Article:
CHARLESTON, W.Va. - Beaten and bloodied, shipwrecked on a mysterious island inhabited by a members of psychotic cult, a young Lara Croft is struggling to survive. Years from now, she will become the Tomb Raider of legend, a larger-than-life thrill-seeking adventurer who once battled a Tyrannosaurus Rex with dual-wielded pistols. But today, alone on this island, she is merely a fragile creature lost in a savage land.
In Crystal Dynamics' "Tomb Raider," gamers are given a front-row seat to the beginning of Croft's metamorphosis. The journey is an emotional one, to be sure, for both Lara and the player. We see her react to killing for the first time. We feel her pain when she loses those closest to her. We cringe when she suffers serious injury.
The move toward a more realistic depiction of Croft and her exploits is a welcome one as it draws the player into the game like few have been able to do, but make no mistake - this is still a "Tomb Raider" game at heart. And it's the best the series has ever seen.
In the beginning, "Tomb Raider" is as much about survival as it is exploration. Lara spends the early part of the game either bound, wounded or both as she works to escape her captors and reunite with members of her shipwrecked crew. Combat soon becomes a focal point, with Lara gaining access to a bow, pistol, machine gun and shotgun, each of which can be upgraded with salvage found scattered across the island. Lara, herself, can be upgraded with new skills and combat maneuvers, including some brutal finishing moves.
Despite the rather hefty arsenal at her disposal, I was pleased that Lara never became overpowered to the point that combat became easy. In fact, I began to welcome the gunfights and any opportunity to use Lara's deadly bow. Animals roam the island and can be hunted and harvested for small amounts of experience points and salvage, but beyond that there is no tangible benefit in pursuing them.
There are also hidden tombs on the island that present a more traditional "Tomb Raider" experience with environmental puzzles to solve in order to reap the treasures within. Sadly, none of these optional tombs offered much of a challenge, but they did provide a nice bit of nostalgia. In addition to the tombs, there are dozens of hidden items to collect and journals to discover, each providing a small XP boost and, more importantly, insight into the island's history.
Controlling Lara around the island is a dream, from the slick animations to the ease with which she scales sheer cliffs with her trusty axe. Whether jumping across wide gaps, leaping to high ledges or shimmying along rope bridges, Lara moves with a confident fluidity that series fans have come to expect. Levels are excellently designed to take full advantage of Lara's skill set, offering multiple paths to most objectives. Activating the Survival Instinct feature highlights objects in the environment that Lara can climb or grab hold of, though I rarely had to make use of it.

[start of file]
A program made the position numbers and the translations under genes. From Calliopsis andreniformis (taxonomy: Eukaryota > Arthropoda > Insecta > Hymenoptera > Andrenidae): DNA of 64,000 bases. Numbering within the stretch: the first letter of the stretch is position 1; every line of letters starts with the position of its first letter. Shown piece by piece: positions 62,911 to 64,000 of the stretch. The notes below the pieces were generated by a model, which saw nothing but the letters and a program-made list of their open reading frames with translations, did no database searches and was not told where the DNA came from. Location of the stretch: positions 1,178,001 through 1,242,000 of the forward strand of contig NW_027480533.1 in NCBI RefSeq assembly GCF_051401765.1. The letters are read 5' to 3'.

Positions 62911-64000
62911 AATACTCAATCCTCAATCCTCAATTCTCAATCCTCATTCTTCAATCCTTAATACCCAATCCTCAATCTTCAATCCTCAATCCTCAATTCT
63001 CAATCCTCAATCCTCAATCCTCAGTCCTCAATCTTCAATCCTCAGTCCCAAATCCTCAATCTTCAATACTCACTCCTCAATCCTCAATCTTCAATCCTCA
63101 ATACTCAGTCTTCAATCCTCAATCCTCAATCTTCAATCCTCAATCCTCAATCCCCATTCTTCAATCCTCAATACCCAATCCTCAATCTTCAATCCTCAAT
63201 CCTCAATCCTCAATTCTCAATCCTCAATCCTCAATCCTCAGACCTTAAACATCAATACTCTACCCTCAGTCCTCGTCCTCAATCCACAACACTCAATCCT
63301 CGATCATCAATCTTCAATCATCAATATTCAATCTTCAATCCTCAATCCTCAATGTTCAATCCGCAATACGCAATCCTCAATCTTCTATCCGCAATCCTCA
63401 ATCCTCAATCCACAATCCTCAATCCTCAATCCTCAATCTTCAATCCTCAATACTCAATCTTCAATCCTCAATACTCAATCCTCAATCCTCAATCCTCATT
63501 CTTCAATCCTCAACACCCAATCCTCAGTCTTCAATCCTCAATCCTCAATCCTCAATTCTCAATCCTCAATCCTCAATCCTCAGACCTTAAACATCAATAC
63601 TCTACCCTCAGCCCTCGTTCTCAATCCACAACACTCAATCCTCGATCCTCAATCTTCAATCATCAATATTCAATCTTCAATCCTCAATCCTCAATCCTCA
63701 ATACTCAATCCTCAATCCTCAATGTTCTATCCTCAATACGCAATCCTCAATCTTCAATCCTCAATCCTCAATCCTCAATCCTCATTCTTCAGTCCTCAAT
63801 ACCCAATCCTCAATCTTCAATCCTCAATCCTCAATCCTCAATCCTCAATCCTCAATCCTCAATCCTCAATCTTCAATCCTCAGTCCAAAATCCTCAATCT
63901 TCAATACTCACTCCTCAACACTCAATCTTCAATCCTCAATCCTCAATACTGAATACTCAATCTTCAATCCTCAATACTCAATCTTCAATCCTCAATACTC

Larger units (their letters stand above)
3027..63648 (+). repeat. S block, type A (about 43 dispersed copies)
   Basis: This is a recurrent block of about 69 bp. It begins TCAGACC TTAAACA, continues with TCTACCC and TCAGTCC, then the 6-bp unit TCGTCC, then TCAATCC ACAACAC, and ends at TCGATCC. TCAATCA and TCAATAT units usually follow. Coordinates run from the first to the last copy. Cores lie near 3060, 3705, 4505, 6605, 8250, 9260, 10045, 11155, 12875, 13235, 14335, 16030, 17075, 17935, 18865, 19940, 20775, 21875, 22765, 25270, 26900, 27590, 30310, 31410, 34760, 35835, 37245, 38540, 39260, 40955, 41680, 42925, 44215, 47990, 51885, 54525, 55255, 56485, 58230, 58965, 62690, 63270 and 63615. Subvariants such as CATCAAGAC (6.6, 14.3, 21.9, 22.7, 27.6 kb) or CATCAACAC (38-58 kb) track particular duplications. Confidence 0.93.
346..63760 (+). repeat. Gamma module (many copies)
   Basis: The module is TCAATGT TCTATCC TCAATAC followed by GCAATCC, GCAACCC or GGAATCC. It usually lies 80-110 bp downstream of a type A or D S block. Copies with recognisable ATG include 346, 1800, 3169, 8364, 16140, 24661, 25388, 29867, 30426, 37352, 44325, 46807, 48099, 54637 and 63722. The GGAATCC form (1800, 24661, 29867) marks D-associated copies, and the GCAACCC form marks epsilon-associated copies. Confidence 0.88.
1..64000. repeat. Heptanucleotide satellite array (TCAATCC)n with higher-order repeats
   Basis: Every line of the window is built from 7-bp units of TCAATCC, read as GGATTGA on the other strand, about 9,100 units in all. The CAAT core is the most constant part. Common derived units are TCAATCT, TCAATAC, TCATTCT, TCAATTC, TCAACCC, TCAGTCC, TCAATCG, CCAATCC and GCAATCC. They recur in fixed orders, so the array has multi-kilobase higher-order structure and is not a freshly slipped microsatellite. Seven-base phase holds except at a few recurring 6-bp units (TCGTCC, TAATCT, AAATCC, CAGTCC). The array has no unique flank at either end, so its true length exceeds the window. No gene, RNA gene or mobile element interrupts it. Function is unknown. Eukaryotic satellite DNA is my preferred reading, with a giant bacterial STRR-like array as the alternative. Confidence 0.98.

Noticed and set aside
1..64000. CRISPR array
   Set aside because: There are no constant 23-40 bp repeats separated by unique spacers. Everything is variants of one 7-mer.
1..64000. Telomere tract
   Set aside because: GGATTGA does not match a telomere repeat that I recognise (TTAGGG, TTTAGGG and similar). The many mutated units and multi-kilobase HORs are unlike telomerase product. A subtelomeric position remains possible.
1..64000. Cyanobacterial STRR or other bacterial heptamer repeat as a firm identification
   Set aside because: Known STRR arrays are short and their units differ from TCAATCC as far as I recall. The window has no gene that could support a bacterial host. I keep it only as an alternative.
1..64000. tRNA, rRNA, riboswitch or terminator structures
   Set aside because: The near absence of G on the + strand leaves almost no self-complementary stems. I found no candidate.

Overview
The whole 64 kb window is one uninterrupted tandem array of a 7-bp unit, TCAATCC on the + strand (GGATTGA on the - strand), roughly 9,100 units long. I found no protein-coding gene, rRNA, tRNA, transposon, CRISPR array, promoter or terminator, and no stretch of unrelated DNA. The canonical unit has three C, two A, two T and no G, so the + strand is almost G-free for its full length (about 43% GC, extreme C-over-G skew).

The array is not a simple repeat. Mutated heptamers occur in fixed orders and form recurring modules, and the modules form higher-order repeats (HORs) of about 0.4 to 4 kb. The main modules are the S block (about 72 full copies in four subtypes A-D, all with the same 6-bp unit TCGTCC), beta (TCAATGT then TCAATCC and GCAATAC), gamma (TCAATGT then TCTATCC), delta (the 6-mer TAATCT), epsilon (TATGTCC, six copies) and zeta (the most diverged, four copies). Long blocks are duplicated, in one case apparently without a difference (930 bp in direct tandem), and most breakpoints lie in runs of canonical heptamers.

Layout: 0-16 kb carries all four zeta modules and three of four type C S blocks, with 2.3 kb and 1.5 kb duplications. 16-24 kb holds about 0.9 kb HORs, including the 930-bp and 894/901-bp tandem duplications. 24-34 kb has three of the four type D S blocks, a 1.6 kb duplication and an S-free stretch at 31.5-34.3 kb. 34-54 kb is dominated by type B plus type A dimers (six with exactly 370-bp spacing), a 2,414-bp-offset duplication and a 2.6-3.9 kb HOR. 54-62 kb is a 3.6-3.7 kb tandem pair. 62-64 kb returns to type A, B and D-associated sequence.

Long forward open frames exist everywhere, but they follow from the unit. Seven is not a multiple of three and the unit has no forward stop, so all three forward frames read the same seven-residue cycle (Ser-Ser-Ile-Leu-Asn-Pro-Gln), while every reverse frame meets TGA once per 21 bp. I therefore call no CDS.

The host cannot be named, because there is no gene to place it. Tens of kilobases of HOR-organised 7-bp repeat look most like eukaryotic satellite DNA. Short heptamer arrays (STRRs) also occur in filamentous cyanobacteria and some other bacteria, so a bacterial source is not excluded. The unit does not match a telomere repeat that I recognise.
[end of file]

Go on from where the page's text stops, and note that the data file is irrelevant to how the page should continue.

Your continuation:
"Tomb Raider" pulls together all of its different gameplay elements and mixes in some of the most bombastic set-piece moments I've ever experienced in order to tell Lara's origin story. I was consistently impressed by how well the game was paced, with explosive scripted scenes framing quiet introspective moments and white-knuckle gunfights waiting at the end of lengthy platforming sequences. I thoroughly enjoyed taking my time exploring the island and soaking up the unbelievable level of detail in the world, which made the tense moments all the more powerful.
Graphically, "Tomb Raider" is perhaps the most stunning total visual package I've experienced on a console. Lighting is nothing short of breathtaking - watching the glow of Lara's torch reflect off the damp walls of an otherwise pitch-black cave was a sight to behold. Character animations are equally impressive, as are the character models, themselves. The third-person camera sits close behind Lara as she moves, and it's easy to get lost in the level of detail found on her body, especially the cuts and scrapes that form over time. Lara's various death animations are nothing short of gruesome, to the point of being unsettling, but they were also a reminder to approach situations more carefully. The audio presentation delivers as well, with excellent voice work and fantastic ambient sounds.